I have to admit, there are probably more treatments ending with UZUMAB now, than there were chemotherapy agents when I started nursing. Which is good news for improving outcomes, but with progress often comes increasing complexity.

Patient consent is a legal prerequisite for anyone undergoing treatment for cancer, requiring sufficient and appropriate information in order to gain informed consent. Research tells us, that cancer patients who

  • receive good information and are spoken to with sensitivity,
  • feel they are being heard and involved in decisions
  • and who feel they are being supported with the consequences of their treatment

are more likely to rate the quality of their care experience favourably.

However, navigating our own way through the different treatment options and keeping up to date with trends is difficult enough, never mind trying to explain it to someone who perhaps has little or no medical background. This is even more challenging when you consider some patients will begin their cancer journey in non-specialist centres where their nurses may have little or no Oncology background.

During my work in Oncology, I have spent a lot of time trying to come up with ways to remind healthcare professionals particularly in the more general hospital setting on some simple steps, which could perhaps help them and their patients during the complex and psychologically demanding period immediately post diagnosis.

Using the acronym CAUTION, which has long been synonymous with the early detection of cancer, as a framework. I would like to hear your thoughts on the areas I am suggesting as particularly important in understanding what a newly diagnosed patient may need by way of support.

Communicating with the patient

Patients often experience a sense of isolation following a diagnosis of cancer. It is vital that healthcare professionals make themselves available to answer questions, or just listen. Avoiding the patient will only add to their sense of doubt and insecurity.

Ascertaining individual needs 

It is important to identify problems and needs specific to each individual patient. In particular, the nurse should recognise the patients informational needs and plan nursing care accordingly. Information should be given carefully and at a level appropriate to the individuals needs.

Understanding the disease 

A basic understanding of the different types of cancer will help nurses to anticipate and discuss with the patient, potential problems associated with their particular illness. REMEMBER, each cancer has its own prognosis.

Treatment

For many patients the prospect of treatment can be more frightening than the disease itself. It is important to remember that careful management can minimise and even prevent many of the side-effects of treatment. A good understanding of what to expect will help both nurses and their patients anticipate and manage side-effects better.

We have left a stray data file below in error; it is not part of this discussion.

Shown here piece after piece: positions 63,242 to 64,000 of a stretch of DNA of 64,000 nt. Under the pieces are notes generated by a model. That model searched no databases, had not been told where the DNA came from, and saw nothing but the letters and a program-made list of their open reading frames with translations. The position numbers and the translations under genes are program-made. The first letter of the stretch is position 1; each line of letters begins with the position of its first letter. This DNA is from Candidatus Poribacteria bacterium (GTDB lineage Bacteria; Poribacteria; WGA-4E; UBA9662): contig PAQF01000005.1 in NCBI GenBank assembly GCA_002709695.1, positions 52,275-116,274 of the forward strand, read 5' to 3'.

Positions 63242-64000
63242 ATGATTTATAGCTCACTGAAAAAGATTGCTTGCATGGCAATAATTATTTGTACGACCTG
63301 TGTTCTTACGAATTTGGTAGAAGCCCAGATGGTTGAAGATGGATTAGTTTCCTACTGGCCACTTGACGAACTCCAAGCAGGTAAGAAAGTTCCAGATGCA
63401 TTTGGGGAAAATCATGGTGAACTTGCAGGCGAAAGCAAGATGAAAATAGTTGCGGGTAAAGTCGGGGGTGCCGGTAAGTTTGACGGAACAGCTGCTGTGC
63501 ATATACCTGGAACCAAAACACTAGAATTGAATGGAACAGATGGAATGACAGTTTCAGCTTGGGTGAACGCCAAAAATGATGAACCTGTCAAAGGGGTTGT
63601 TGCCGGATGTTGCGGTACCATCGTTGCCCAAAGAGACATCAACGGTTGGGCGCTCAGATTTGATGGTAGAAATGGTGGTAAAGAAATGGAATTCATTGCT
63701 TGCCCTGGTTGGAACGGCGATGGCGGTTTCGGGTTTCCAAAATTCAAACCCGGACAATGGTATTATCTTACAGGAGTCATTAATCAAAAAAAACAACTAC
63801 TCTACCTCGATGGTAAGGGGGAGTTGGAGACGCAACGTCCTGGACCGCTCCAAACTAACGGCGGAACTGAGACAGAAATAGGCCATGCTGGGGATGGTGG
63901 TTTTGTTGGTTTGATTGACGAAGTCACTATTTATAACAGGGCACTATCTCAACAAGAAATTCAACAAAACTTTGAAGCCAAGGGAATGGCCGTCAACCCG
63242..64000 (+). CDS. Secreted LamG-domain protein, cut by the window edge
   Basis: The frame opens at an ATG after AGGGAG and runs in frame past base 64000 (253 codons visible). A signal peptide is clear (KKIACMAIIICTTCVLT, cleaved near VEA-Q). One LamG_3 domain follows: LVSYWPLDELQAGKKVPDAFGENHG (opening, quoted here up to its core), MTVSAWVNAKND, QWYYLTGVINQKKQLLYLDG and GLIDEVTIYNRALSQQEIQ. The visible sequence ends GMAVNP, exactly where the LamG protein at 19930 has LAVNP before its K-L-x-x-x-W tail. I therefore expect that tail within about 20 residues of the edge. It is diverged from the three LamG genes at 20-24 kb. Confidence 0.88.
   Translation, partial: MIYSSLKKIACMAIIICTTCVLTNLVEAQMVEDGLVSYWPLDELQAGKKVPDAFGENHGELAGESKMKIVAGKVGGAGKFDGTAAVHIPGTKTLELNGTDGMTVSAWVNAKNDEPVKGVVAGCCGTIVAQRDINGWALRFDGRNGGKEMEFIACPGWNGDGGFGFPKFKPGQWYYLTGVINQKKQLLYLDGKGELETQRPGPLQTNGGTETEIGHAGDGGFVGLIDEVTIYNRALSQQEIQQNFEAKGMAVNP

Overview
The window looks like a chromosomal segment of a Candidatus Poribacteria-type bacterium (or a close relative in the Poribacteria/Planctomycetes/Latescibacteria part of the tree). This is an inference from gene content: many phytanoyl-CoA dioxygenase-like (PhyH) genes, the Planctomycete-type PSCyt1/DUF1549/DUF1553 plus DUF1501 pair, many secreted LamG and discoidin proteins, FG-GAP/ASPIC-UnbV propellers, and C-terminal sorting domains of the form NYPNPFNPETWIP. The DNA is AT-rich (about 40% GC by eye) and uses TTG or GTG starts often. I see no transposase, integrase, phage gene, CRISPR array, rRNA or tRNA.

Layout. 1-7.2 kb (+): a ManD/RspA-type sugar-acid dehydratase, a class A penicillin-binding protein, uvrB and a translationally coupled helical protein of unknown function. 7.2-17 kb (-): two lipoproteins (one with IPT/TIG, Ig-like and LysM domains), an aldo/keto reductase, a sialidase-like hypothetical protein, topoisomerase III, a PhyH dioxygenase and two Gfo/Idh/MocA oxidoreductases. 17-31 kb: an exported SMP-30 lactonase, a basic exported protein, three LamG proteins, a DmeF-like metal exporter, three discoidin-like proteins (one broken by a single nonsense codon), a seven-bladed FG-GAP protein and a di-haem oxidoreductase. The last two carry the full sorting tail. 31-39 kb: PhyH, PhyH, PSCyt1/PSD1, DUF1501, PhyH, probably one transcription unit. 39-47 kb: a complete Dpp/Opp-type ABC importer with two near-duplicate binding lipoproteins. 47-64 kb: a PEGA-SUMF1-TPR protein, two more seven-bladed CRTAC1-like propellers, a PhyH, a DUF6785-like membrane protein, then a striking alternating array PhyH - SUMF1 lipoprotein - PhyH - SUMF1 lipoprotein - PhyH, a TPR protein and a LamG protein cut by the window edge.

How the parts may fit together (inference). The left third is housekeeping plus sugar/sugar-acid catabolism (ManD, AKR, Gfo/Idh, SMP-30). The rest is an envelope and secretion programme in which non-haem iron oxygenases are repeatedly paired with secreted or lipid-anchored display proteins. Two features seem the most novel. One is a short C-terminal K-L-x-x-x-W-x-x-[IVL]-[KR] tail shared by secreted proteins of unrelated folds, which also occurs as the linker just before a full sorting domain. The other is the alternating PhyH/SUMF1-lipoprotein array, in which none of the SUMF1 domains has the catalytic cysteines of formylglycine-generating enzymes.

Involving significant others 

The patient should be encouraged where appropriate, to be involved with the planning of their care and treatment particularly with regards continued care and support. Involving family and friends can have much to offer in the way of support and encouragement.

 Organising resources

Successful management of people with cancer both inside and outside the hospital setting requires a multi-disciplinary approach. The nurse should be aware of the resources available and recognise when and where to get help. REMEMBER, many patients will require continued care and support whilst they are at home.

Nurses

Your response to cancer patients and their diagnosis can hugely influence their ability to cope. A positive approach to the disease by nurses will go a long way towards altering preconceived negative attitudes.

In summary

We’ve discussed the importance of interaction, the influence of perception and the value of information. We have considered the need for consistency of care and highlighted the complexity of caring for someone who has been recently diagnosed with cancer. However, I promised I would keep it simple and try to offer you a practical approach that could perhaps help you in your daily practice when meeting your next newly diagnosed patient, so here it is;

At the beginning of my presentation, I asked if you could remember the first person you cared for with cancer and I suspect a lot of you could. That’s because I also remember my first patient, his name was Jack Fisher and he was newly diagnosed with Multiple Myeloma. And why do I think I remember my first cancer patient from 29 years ago? I think I remember him because of how I felt and how I interacted with him during that time.

You see I felt very scared at the time and desperate not to make any mistakes particularly with my very first cancer patient. I needed to be extremely Attentive to Jack and his needs, to ensure I didn’t miss anything. Being new to caring for a cancer patient, I had a lot to learn. So I was Interested in everything that was going on with Jack during that time. As for being Friendly, well all I can say is I felt so out of my depth at that time, that I needed as many friends as I could get, so being Friendly seemed a natural approach.